A Non-defendant witnesses
Section 100 allows non-defendants’ bad character to be adduced in three separate situations. Firstly, it will be admitted where both parties agree to the evidence being adduced. Secondly, it can be admitted if it is ‘important explanatory evidence’ and finally, under section 100(1)(b), such evidence can also be adduced if it has substantial probative value in relation to something which is both a ‘matter in issue in the proceedings, and is of substantial importance in the context of the case as a whole.’ In the latter two gateways, bad character evidence may only be adduced with the leave of court.
Thus, the new statutory scheme does away with the almost carte blanche approach that was permissible under the old rules. Whereas the court did not have much control over the admissibility of non-defendants’ bad character evidence, the new rules put the court at the center of the issues by requiring them to grant leave unless the adduction of such evidence has already been agreed.
Section 101 introduces even further radical changes. Whilst under section 1(f)(ii) of the Criminal Evidence Act 1898, the defendant had to put his character in issue before being cross-examined on it, section 101 dispenses with this requirement and allows the defense to introduce bad character evidence, not only upon cross-examination but even during the giving of evidence in chief as long as such evidence meets the admissibility requirements under section 101.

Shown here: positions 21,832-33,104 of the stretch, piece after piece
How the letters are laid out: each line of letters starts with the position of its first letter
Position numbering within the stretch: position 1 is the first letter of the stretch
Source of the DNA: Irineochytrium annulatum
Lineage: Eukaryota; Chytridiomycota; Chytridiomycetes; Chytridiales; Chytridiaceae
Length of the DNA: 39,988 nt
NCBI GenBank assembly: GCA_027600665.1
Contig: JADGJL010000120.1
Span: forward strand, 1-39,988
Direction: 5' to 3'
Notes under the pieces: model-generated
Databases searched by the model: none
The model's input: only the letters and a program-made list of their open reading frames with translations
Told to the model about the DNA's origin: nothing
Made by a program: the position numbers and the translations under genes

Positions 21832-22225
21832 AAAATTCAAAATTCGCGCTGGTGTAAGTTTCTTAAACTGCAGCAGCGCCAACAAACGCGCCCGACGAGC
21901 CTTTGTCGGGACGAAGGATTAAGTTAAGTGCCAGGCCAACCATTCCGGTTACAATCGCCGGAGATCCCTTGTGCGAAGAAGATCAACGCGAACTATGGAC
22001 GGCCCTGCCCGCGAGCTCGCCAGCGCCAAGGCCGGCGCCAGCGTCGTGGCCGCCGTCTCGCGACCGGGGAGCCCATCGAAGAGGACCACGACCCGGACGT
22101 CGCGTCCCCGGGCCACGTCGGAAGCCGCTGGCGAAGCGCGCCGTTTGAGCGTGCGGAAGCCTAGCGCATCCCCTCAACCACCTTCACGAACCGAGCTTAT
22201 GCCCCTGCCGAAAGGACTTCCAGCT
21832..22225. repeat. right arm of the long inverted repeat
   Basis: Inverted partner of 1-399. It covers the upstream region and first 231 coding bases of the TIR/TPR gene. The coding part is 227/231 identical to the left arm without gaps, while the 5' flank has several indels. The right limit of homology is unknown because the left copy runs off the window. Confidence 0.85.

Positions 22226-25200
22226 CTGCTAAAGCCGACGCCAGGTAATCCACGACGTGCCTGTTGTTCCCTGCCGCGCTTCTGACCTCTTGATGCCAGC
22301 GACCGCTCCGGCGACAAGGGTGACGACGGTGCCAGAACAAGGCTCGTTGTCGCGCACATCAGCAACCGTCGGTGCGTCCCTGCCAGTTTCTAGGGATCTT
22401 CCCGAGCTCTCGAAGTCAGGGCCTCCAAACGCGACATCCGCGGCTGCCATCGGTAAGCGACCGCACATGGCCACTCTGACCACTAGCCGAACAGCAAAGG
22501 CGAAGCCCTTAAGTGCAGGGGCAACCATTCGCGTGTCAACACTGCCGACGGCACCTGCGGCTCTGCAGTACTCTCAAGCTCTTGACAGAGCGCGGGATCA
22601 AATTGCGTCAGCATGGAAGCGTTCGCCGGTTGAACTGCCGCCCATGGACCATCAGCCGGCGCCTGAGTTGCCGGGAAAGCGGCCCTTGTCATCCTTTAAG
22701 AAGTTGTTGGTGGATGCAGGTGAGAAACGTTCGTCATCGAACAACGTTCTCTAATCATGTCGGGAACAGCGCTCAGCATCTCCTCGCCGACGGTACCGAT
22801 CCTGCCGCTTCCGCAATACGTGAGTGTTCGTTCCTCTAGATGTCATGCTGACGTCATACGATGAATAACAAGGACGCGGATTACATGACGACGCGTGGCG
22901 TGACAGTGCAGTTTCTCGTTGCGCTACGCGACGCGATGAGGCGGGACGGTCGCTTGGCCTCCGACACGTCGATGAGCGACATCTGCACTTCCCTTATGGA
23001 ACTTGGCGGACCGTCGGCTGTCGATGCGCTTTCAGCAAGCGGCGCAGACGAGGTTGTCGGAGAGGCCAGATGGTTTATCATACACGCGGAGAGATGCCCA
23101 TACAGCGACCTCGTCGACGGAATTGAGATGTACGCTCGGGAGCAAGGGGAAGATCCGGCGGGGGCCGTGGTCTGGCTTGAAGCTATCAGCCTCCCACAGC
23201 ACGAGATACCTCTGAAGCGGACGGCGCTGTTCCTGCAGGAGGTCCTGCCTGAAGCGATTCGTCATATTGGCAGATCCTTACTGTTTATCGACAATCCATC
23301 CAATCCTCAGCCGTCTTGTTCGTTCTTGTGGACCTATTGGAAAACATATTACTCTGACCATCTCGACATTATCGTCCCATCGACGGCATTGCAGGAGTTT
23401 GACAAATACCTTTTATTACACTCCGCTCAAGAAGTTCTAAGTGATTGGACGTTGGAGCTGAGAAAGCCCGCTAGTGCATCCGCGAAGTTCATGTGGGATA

According to the provisions of section 101, bad character evidence is admissible in any of the following cases:
- Where the defense and the prosecution agree to the evidence being admissible
- The evidence is adduced by the defendant himself or is given in answer to a question asked by him in cross-examination and intended to elicit it
- The evidence has important explanatory value
- It has substantial probative value in relation to an important matter in issue between the defendant and a co-defendant
- It is relevant to an important matter in issue between the defendant and the prosecution
- If the defendant has made an attack against another person’s character
- If it is evidence to correct a false impression given by the defendant
These categories of admissibility are further explained by the provisions of sections 102-106 which amplify the instances of admissibility detailed above. It is clear that these grounds of admissibility are not exclusionary of each other and it is possible for evidence of bad character to be adduced under one or more of the prescribed grounds.
With regard to the present discussion, it is noteworthy that the conditions for loss of the shield by the defendant under the first limb of section 1(f)(ii) have been preserved by the Criminal Justice Act 2003 under section 101(b). Thus, the defendant is still as liable to cross-examination under the new rules as he was under the Criminal Evidence Act 1898.